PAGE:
Killing doctors isn't an answer Advocates: While the movement they support works to end abortion, the brothers Robert and Paul Schenck say they don't believe murder is the solution.


The street glowed with the light of hundreds of candles that spring evening, and the speech delivered by a man with a bullhorn was strong stuff, words to arouse the righteousness of a crowd massed in front of a women's clinic. Mass murder was going on in there, he said. Mass murder of the sort carried out by the Nazis.

The women's clinic, this nondescript building in suburban Buffalo, N.Y., this place where abortions were then performed, was being likened to the death factories of Dachau, Auschwitz, Buchenwald.

When the speeches were over that night in April 1992, the man on the bullhorn, the Rev. Robert L. Schenck, returned to the church in Amherst, N.Y., where the rally began. In an interview with a reporter visiting from out of town, Schenck was asked if in his heart and mind he was convinced that the women's clinic and Auschwitz were morally equivalent.

Yes, he said. In a strictly moral sense, murder of the innocent is murder of the innocent.

Schenck, who has since moved to Virginia from New York State and become general secretary of the National Clergy Council in Washington, says he still believes that. At the same time, he condemns Friday night's sniper killing of an abortion doctor at his home in Amherst. Dr. Barnett A. Slepian, 52, shot once in the back as he sat at his kitchen table with his family, is believed to have become a target for violence because he performed abortions at a clinic in Buffalo.

Police are investigating the possibility that this was another in a series of shootings of doctors who perform abortions in Western New York State and Canada. This was the first death in the fifth such shooting in four years.

If it turns out that Slepian was shot by an anti-abortion vigilante, says Schenck, the killer has a twisted notion of what the movement is about. The killing "is as much an act of murder as the abortion," says Schenck.

As a leader of anti-abortion protests, Robert Schenck had a reputation as a street provocateur. He was arrested in Buffalo for waving a fetus in the face of an abortion rights protester and later was arrested in New York City for trying to show a fetus to Bill Clinton during the 1992 presidential campaign.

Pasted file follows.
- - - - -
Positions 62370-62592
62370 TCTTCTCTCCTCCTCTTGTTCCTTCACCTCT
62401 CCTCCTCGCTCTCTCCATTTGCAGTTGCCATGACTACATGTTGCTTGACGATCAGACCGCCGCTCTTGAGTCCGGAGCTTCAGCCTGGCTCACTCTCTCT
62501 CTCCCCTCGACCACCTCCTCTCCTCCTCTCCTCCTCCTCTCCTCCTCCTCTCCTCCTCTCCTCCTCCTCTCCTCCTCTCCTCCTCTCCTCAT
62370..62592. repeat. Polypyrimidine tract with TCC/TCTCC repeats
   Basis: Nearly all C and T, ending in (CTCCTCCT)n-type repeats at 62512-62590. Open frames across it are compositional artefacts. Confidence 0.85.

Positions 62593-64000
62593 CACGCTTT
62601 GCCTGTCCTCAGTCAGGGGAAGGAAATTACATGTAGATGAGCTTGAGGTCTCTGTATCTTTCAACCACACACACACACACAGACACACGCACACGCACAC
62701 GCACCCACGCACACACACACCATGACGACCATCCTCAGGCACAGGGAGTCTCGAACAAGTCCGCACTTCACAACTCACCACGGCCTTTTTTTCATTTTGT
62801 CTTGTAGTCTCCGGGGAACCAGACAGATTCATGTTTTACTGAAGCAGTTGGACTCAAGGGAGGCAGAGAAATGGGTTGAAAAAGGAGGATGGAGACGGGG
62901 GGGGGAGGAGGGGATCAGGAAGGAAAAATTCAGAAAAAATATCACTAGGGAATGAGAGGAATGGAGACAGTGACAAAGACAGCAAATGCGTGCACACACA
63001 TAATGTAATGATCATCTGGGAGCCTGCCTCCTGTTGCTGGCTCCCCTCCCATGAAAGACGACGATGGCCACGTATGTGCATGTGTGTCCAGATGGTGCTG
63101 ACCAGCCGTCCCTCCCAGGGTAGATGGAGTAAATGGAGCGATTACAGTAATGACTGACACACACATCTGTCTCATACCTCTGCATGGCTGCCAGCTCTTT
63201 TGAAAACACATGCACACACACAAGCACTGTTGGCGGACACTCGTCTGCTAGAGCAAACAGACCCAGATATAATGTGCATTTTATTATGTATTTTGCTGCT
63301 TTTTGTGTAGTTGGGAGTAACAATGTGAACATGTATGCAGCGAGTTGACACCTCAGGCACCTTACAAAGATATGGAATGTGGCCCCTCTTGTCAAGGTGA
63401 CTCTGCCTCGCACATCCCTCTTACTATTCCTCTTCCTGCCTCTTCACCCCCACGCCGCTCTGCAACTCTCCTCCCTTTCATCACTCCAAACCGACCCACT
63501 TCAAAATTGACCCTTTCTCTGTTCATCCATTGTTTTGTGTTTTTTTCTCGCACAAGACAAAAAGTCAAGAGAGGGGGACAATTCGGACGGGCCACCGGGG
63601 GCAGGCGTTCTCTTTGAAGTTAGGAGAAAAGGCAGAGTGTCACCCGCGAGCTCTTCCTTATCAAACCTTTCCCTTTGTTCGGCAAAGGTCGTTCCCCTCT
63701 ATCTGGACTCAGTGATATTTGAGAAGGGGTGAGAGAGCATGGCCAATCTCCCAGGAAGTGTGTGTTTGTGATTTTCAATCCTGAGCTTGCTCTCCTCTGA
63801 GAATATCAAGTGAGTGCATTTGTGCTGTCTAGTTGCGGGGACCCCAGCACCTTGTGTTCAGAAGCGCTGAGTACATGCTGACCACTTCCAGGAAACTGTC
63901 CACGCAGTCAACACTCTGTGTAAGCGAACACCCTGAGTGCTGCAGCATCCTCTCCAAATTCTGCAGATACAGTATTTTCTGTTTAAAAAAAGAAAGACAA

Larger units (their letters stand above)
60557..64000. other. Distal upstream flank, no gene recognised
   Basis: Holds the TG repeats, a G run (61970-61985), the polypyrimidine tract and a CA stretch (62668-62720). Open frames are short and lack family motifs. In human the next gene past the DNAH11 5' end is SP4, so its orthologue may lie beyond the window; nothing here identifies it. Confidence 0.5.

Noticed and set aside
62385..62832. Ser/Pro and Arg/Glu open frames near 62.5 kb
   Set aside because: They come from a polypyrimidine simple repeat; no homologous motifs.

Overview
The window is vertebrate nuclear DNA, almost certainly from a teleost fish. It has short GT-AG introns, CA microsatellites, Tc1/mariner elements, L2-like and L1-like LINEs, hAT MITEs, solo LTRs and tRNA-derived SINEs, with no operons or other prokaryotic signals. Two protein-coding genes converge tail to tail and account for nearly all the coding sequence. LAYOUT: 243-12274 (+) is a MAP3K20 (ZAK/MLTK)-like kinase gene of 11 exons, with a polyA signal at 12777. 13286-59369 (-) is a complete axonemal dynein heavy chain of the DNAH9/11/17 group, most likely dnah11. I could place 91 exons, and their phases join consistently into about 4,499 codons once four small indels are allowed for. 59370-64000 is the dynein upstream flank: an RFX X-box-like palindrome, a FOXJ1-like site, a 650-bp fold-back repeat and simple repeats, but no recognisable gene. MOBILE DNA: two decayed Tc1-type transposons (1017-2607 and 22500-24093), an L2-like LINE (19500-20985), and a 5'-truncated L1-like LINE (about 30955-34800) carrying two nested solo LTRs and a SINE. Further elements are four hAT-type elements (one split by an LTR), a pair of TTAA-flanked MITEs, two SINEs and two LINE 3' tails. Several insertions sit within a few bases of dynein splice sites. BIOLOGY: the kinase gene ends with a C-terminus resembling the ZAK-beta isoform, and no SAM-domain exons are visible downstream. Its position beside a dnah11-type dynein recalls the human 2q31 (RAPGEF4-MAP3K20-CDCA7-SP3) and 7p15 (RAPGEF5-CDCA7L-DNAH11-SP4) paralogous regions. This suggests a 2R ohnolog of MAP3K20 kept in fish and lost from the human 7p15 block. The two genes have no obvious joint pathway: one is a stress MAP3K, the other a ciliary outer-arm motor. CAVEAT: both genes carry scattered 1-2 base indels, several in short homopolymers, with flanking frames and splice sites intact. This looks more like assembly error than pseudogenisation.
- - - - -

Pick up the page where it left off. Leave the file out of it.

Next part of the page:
Schenck, who had met Slepian in the course of many court battles over abortion protests, rejects the notion that speeches of the sort he delivered that night in 1992 incite violence against clinics and doctors.

"When news like this hits you, and it's personal because you knew the person, it runs a tape in your mind," says Schenck, 40. "And you go back and consider everything. Where do I fit in this picture? I don't fit in this picture."

Naturally, abortion rights advocates disagree. If the message being sent is that abortion is genocide, they ask, then what does that say about the women having abortions, the doctors performing them and the places where they are performed?

"What that sort of comparison to the Holocaust, it's disingenuous on their side to state that that doesn't have an impact on the level of violence," Stephanie C. Mueller, spokeswoman for the National Abortion Federation, told The Sun in yesterday's editions.

Schenck and his twin brother, Paul, both of whom helped organize the 1992 protests in Buffalo, say nowhere in the anti-abortion movement's rhetoric is there a call to vigilantism. Quite the opposite, they say.

"The message is abortion is murder, not murder the abortionist," says the Rev. Paul Schenck, rector of Bishop Cummins Memorial Reformed Episcopal Church in Catonsville. "There's a huge, huge difference between those two ideas. ... The message of the pro-life movement is to preserve life, not just the life of an unborn baby. The unborn child's life is not more important than a born person."

In its capacity to control all possible sympathizers, violent or otherwise, Paul Schenck says the anti-abortion movement is no different from abolitionism, the anti-Vietnam War movement or the civil rights movement.

"I think most people understand that there has always been a violent fringe on the edges of significant movements for social change," says Paul Schenck.

He says he considers the Rev. Donald Spitz, director of Pro-Life Virginia, part of the fringe. In response to the Slepian killing, Spitz released a statement saying, "The shooter is a hero. ... Whatever action is justified to save the life of a born baby is justified to save the life of an unborn baby."

Such a statement, says Schenck, "is dangerous and demoralizing. ... That is one of the reasons Donald Spitz is not a prominent leader in the pro-life movement."

The Schenck brothers expect the killing to set the anti-abortion movement back for a while. Some politicians may back away from supporting anti-abortion legislation, and people who would otherwise attend anti-abortion rallies may choose to stay away.

Robert Schenck says the killing does not suggest the anti-abortion movement should soften its rhetoric, but it might suggest more emphasis be given to the theme of nonviolence.

"The sadness is that we were not able to reach this individual [Slepian's killer] with the message that we hold all life sacred," says Schenck. "I think, 'Why couldn't we bring these individuals to Christ?' "

Pub Date: 10/27/98

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